RESIDENTS of a Goring street say they are being kept awake by workmen refurbishing the village
RESIDENTS of a Goring street say they are being kept awake by workmen refurbishing the village station.
Belinda McNamee, who lives in Red Cross Road with her husband Sean, says Network Rail’s contractors have been parking outside her house throughout the night for more than two years.
Up to five vans from various companies can come and go at any time between 11pm and 6am, both on weekdays and at weekends.
They stop there to take a short cut to the site using the Yew Tree Court footpath.
Mrs McNamee says she and her neighbours, whose properties are just a few steps away from the street, are repeatedly disturbed by slamming doors, loud conversations, swearing and music being played. Network Rail has repeatedly apologised and promised to remind its workmen that they may only park in the station car park off Gatehampton Road, on the opposite side of the tracks.
However, the problem has persisted and the McNamees, who run the village’s Swift Clik and Swift Ink printers and stationers, have emailed the firm’s chief executive Mark Carne demanding action.
The problem began when Network Rail started exploratory ground work for the refurbishment in March 2014. It is now installing a new footbridge and lifts, which are expected to open this summer.
The disturbance was initially intermittent but in November 2014 the McNamees and their neighbours had to endure it for 11 nights over a two-week period.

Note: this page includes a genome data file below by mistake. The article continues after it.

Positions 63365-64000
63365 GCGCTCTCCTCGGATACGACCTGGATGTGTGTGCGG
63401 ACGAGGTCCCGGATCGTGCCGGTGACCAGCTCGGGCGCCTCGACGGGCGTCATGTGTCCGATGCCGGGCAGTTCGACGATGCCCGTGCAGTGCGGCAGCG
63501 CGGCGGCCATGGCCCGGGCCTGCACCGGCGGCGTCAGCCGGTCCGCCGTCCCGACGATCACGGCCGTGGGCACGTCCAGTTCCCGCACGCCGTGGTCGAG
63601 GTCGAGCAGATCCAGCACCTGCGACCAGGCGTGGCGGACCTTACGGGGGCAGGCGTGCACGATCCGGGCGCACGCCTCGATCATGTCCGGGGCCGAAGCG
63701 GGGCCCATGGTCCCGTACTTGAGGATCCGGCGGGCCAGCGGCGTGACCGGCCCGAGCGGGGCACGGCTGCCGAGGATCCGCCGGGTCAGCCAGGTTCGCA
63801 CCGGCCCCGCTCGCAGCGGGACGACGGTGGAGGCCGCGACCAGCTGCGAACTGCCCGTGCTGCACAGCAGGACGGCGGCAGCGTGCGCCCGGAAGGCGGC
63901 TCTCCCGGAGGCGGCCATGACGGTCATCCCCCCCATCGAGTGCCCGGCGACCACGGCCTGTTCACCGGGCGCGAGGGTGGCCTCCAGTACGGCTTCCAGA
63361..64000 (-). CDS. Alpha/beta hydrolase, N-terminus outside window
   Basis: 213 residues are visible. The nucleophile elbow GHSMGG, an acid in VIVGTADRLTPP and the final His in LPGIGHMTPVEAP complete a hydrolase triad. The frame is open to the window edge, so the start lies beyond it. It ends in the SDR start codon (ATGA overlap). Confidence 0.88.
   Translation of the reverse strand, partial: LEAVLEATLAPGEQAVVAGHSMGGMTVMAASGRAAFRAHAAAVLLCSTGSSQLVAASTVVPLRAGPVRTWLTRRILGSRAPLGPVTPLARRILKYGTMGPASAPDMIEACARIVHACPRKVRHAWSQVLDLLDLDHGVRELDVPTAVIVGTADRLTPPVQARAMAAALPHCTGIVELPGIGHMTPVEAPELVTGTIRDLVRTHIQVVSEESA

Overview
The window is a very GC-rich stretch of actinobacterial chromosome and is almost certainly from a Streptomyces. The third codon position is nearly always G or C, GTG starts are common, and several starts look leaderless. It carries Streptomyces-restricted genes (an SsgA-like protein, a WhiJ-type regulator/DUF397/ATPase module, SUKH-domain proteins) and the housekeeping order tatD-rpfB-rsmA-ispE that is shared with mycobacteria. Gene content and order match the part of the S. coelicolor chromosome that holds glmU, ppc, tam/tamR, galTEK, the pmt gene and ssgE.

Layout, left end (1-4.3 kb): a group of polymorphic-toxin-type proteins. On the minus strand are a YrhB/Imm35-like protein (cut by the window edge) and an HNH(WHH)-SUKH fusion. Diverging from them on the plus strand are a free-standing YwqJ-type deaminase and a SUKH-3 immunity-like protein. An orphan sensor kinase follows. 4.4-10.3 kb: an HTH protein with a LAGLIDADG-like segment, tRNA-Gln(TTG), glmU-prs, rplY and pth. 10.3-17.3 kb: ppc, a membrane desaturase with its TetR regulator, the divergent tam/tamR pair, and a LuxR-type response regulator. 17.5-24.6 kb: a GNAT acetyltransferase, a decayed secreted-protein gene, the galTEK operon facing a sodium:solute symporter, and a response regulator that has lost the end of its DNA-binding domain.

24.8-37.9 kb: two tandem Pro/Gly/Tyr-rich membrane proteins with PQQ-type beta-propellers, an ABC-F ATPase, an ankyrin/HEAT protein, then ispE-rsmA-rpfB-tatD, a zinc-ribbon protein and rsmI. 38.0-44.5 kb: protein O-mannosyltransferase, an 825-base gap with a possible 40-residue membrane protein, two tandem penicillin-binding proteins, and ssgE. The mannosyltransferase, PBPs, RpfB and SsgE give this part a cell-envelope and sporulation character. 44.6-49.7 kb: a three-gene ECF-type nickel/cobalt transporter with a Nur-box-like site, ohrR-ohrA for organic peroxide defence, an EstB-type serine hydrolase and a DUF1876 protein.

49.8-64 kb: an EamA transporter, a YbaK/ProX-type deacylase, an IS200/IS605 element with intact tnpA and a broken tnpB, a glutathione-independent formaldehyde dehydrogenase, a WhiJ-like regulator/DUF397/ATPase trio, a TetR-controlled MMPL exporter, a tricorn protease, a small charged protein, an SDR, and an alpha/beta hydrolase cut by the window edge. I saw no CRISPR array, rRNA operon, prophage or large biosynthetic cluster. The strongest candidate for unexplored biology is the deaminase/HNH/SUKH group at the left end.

They complained and received their first apology but it has happened several more times since then. Mrs McNamee said: “We understand that the station has to be upgraded and we’re all in favour of that. We use the railways often and the wonderful access is one of the reasons we enjoy living in Goring.
“However, we object to them parking in Red Cross Road. They can come at any time and it’s not like they all arrive and leave at once - there’ll be people coming and going all night.
“We’ve had 15 people outside the house chatting, swearing, listening to the radio and discussing which tasks need to be done. They’re so blinkered by the fact that they’re working that they forget other people are trying to sleep.
“There’s a lot of swearing - you wouldn’t want a child to hear. One time a workman was loudly talking on the phone to his wife and when he saw I was calling his supervisor he waved his fist at me angrily.
“It’s all different people like piling contractors, builders, the people extending the platform and so on. You can ask one lot to move but then someone else will arrive a few minutes later.
“It gets to the stage where you’re almost in tears. My husband and I work six days a week and sometimes I’ve been so exhausted I can barely function.
“It’s ridiculous how many times I’ve had to get dressed and go out there with my torch to ask them to move. Sometimes they leave quickly because they know they’re in the wrong but the last time it happened they just laughed in my face. I’ve asked as reasonably as possible because shouting gets you nowhere but you wonder what you have to do to get results. It’s a very stressful situation and it isn’t fair.
“Friends won’t stay with us any more because of it. When my mum came to stay overnight she asked, ‘what on earth was all that noise?’ and we just said, ‘that’s normal for us now’.
“Network Rail’s apologies just sound like platitudes now. I think they’re hoping to keep brushing us off until the work is finished.”
A Network Rail spokesman said: “We are aware of these concerns and because they have caused such upset we are going to stop using the railway access point near this property and will instead use one which is further away.
“This will hopefully solve the problem but we will continue to monitor the residents’ concerns and take further steps if necessary.”